Amaranth grain, corn and beans were probably the primary foods of the Aztecs. The Aztecs unfortunately practiced a religious observance in which they world mix blood from a human sacrifice with popped amaranth grain. They formed this into a statue of a war god, worshiped the statue, then ate it. The Conquistadors considered this a mockery of the eucharist (communion) so banned both the religion and cultivation of the grain in 1517. Amaranth has existed primarily as a wild weed since that time.

Amaranth has received much research attention during the past decade or so because: (it is more resistant to drought than corn, (2) it does fairly well in nutrient deficient soil, (3) it produces yields that compare favorably with corn and rice, (4) the grain is high in protein of unusually high quality, and (5)
the leaves also have a good balance of proteins and may be cooked like spinach. Much of the research has been done by Rodale Press (publisher of Organic Gardening Magazine). They enlisted thousands of readers to do back yard experiments with different varieties of amaranth that they brought in from around the world. (This is a model for the kind of world-wide data we hope to gather as you folks report back to us on the performance of seeds that we sent to you.)

The protein is high in lysine, which accounts for 5% of total protein. It also has a very high "chemical score," a calculated value in which the higher numbers are the more perfect match for ideal human nutrition. For example, the chemical score for amaranth is 75-87, corn 44, wheat 57, sorghum 48, peanut 52, soybean 68, cow's mild 72. However, I have read results of feeding trials with rats where they did not do well at all on a corn/amaranth diet compared to corn and soybean. It appears that there are some anti-nutritional factors in raw amaranth that limits its use as a feed. Cooking improves this. Other drawbacks include small size of the seed that makes it difficult to thrash by machine and oxalic acid in the leaves that might tie up too much dietary calcium if eaten frequently in high amounts. We are working on a summary of nutritional and cultivation information that should be ready by the time your request gets to us.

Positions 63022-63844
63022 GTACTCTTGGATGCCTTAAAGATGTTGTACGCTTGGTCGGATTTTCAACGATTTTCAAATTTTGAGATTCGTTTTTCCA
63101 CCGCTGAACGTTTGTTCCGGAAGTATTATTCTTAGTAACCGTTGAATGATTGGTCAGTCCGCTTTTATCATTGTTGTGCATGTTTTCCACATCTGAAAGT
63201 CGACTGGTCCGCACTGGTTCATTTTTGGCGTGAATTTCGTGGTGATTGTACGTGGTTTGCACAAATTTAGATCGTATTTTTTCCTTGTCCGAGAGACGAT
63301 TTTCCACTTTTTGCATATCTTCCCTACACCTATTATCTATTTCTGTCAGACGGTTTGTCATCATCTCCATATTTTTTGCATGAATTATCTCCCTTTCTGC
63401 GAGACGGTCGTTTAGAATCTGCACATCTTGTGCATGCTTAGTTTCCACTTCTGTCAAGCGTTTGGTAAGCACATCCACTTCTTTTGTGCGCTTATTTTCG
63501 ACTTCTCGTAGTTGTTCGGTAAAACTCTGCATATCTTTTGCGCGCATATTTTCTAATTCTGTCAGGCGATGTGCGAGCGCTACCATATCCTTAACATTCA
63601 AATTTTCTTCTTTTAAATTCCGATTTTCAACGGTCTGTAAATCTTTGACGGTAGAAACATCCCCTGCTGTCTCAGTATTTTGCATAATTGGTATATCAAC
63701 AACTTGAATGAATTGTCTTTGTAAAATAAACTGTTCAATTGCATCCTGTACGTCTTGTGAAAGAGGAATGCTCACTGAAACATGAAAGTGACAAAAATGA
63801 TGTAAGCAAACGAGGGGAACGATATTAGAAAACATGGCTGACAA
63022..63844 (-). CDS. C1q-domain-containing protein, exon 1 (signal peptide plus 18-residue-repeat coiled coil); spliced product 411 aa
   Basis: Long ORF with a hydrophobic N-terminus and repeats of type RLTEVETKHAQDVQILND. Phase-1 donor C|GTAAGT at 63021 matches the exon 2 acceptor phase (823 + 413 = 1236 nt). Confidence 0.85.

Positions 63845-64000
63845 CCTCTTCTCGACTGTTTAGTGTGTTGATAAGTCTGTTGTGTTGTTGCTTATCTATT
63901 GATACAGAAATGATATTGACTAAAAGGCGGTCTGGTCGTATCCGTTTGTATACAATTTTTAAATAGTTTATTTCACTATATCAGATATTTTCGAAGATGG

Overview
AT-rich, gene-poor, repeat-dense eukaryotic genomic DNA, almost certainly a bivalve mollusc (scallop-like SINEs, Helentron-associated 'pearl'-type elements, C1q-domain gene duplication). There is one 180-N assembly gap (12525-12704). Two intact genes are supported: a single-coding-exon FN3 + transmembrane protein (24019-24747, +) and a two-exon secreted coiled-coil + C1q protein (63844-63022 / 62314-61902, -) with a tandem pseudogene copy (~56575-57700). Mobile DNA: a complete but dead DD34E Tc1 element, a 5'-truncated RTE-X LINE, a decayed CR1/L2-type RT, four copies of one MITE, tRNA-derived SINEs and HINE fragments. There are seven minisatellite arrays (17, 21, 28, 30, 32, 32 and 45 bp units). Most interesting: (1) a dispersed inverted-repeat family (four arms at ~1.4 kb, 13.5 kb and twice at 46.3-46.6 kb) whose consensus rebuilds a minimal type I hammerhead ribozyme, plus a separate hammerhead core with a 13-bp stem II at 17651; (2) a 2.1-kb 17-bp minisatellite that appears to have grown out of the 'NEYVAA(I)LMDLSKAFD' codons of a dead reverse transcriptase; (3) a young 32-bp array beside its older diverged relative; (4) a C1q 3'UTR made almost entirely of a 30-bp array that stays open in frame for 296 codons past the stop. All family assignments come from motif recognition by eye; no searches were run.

When evaluating amaranth for your area, you should try more than one species and variety, because the variability is considerable. A few of those we grew this year looked absolutely horrible, while others were truly beautiful crops. Amaranthus cruentus and A. hypochondiracus are grown primarily for their grain and A. tricolor for its leaves. Leaves of any variety can be eaten, however. Doug and Ruth Welcha are trying several of these varieties in Zaire. They just wrote that one variety that they received earlier form Rodale (what we call 81-039) grew 7 to 8 feet in composted soil. "Most of our neighbors demanded seeds, so it has been distributed near and far. But they are using it as a vegetable." This was one of the most prolific grain types for us.